Bell, R. W. (1991). The analysis of offshore foundations subjected to combined loading. MSc thesis, University of Oxford, UK. Bransby, M. F. & Randolph, M. F. (1998). Combined loading of ´ skirted foundations Geotechnique 48, No. 5, 637­655. Butterfield, R., Houlsby, G. T. & Gottardi, G. (1997). Standardized sign conventions and notation for generally loaded foundations. ´ Geotechnique 47, No. 5, 1051­1054. Eason, G. & Shield, R. T. (1960). The plastic indentation of a semiinfinite solid by a perfectly rough circular punch. J. Appl. Math. Phys. 11, No. 1, 33­43. Gourvenec, S. & Randolph, M. F. (2002). Three-dimensional finite element analysis of combined loading of skirted foundations on non-homogeneous clay. Proc. 8th Int. Symp. Numerical Models in Geomechanics, NUMOG VIII, Rome, 439­444. Gourvenec, S. & Randolph, M. F. (2003). Effect of strength nonhomogeneity on the shape of failure envelopes for combined

Fig. 19. Comparison of the failure envelopes obtained by the proposed inclination factor, equation (11) and the inclination factor suggested by Vesic, equation (5)

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A FAILURE SURFACE FOR CIRCULAR FOOTINGS ON COHESIVE SOILS

´ loading of strip and circular foundations on clay. Geotechnique 53, No. 6, 575­586. Houlsby, G. T. & Puzrin, A. M. (1999). The bearing capacity of strip footing on clay under combined loading. Proc. R. Soc. 455A, 1983, 893­916. Martin, C. M. (1994). Physical and numerical modelling of offshore foundations under combined loads. PhD thesis, University of Oxford, UK. Meyerhof, G. G. (1953). The bearing capacity of foundations under eccentric and inclined loads. Proc. 3rd Int. Conf. Soil Mech. Found. Engng., Zurich 1, 440­445. Michalowski, R. L. & You, L. (1998). Effective width rule in calculations of bearing capacity of shallow footings. Comput. Geotech. 23, No. 4, 237­253. Prandtl, L. (1921). Uber die Eindringungsfestigkeit plastisher Baustoffe und die Festigkeit von Schneiden. Z. Angew. Math. Mech. 1, No. 1, 15­20. Reissner, H. (1924). Zum Erddruckproblem. Proc. 1st Int. Conf. Appl. Mech, Delft, 295­311. Salgado, S., Lyamin, A. V Sloan, S. W. & Yu, H. S. (2004). Two., and three-dimensional bearing capacity of foundations in clay. ´ Geotechnique 54, No. 5, 297­306. Taiebat, H. A. (1999). Three-dimensional liquefaction analysis of offshore foundations. PhD thesis, The University of Sydney, Australia.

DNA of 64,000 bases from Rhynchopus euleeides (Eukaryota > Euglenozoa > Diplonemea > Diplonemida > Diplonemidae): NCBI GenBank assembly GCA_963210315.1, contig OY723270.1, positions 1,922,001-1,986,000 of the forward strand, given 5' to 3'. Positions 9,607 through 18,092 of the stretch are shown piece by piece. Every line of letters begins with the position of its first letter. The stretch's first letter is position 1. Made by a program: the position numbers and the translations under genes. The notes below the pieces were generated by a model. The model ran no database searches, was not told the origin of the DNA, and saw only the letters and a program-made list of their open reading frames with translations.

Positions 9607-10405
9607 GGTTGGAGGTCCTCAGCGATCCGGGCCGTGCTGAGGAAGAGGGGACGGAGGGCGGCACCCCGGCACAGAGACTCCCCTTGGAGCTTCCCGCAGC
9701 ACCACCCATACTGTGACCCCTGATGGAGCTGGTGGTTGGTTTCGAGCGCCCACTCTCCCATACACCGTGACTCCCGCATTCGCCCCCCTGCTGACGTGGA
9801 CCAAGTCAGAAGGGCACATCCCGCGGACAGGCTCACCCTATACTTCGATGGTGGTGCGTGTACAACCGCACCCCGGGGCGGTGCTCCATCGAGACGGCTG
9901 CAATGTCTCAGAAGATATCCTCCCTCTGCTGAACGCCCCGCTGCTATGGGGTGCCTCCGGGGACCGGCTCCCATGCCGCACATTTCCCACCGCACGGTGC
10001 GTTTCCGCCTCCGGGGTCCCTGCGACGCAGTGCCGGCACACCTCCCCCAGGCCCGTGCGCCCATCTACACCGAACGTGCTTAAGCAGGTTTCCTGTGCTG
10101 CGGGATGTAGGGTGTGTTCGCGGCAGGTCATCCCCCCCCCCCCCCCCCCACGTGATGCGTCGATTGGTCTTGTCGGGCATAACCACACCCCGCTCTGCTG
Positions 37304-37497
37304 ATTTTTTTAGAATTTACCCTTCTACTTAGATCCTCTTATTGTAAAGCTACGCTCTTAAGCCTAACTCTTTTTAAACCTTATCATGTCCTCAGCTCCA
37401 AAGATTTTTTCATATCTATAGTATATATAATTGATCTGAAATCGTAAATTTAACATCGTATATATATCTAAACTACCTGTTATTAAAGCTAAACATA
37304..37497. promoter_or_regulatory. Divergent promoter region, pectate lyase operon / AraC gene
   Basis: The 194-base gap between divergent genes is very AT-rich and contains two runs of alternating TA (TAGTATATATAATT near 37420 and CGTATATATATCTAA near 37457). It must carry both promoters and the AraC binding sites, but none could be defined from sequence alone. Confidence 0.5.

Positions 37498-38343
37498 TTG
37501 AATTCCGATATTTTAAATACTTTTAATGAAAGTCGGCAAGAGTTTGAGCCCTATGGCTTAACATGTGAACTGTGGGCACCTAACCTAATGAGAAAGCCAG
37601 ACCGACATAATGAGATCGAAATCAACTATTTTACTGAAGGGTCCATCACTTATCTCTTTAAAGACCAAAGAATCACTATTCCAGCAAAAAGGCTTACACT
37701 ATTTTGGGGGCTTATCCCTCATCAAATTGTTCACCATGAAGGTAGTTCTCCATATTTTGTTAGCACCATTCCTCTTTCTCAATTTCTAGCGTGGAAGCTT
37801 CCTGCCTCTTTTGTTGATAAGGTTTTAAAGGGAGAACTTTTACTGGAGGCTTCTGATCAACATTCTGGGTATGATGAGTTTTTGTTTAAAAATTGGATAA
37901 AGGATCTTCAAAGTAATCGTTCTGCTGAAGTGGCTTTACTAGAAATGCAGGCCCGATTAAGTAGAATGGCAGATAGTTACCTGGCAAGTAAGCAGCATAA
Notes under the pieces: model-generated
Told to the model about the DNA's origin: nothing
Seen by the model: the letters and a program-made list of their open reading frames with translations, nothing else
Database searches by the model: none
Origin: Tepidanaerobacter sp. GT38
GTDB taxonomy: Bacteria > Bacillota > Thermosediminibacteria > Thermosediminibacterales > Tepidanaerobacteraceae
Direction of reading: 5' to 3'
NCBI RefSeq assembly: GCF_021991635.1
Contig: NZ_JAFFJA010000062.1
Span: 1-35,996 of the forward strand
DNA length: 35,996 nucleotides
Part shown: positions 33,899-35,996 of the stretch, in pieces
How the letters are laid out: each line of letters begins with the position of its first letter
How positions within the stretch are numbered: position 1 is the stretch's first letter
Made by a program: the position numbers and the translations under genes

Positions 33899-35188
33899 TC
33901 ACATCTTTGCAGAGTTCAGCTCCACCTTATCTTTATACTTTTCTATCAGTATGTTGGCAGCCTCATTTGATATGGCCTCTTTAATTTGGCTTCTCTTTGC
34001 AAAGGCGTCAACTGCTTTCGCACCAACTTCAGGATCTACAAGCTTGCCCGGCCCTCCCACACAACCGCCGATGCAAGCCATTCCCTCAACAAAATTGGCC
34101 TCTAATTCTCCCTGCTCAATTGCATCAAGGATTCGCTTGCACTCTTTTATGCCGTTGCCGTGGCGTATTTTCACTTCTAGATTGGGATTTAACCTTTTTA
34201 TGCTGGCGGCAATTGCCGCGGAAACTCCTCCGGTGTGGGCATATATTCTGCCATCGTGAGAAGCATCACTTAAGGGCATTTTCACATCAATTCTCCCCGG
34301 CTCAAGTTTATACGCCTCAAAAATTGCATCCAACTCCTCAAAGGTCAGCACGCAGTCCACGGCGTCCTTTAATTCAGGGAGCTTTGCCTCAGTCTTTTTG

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Taiebat, H. A. & Carter, J. P. (2000). Numerical studies of the bearing capacity of shallow foundations on cohesive soil sub´ jected to combined loading. Geotechnique 50, No. 4, 409­418. Taiebat, H. A. & Carter, J. P. (2001). A semi-analytical finite element method for three-dimensional consolidation analysis. Comput. Geotech. 28, No. 1, 55­78. Taiebat, H. A. & Carter, J. P. (2002a). Bearing capacity of strip and circular foundations on undrained clay subjected to eccentric ´ loads. Geotechnique 52, No. 1, 61-64. Taiebat, H. A. & Carter, J. P. (2002b). A failure surface for the bearing capacity of circular footings on saturated clays. Proc. 8th Int. Symp. Numer. Models Geomech., NUMOG VIII, Rome, 457­462. Taiebat, H. A. & Carter, J. P. (2003). Contact between soil and circular foundations under eccentric loading. Proc. 2nd MIT Conf. Comput. Fluid and Solid Mech., Cambridge 1, 674­677. Taiebat, H. A. & Carter, J. P. (2008). Flow rule effects in Tresca model. Comput. Geotech. 35, No. 3, 500­503 Tan, F. S. (1990). Centrifuge and theoretical modelling of conical footings on sand. PhD thesis, Cambridge University, UK. Vesic, A. S. (1973). Analysis of ultimate loads of shallow foundations. J. Soil Mech. Found. Div. ASCE 99, SM1, 45­73. Zienkiewicz, O. C. & Taylor, R. L. (1989). The finite element method, 4th edn. New York: McGraw-Hill.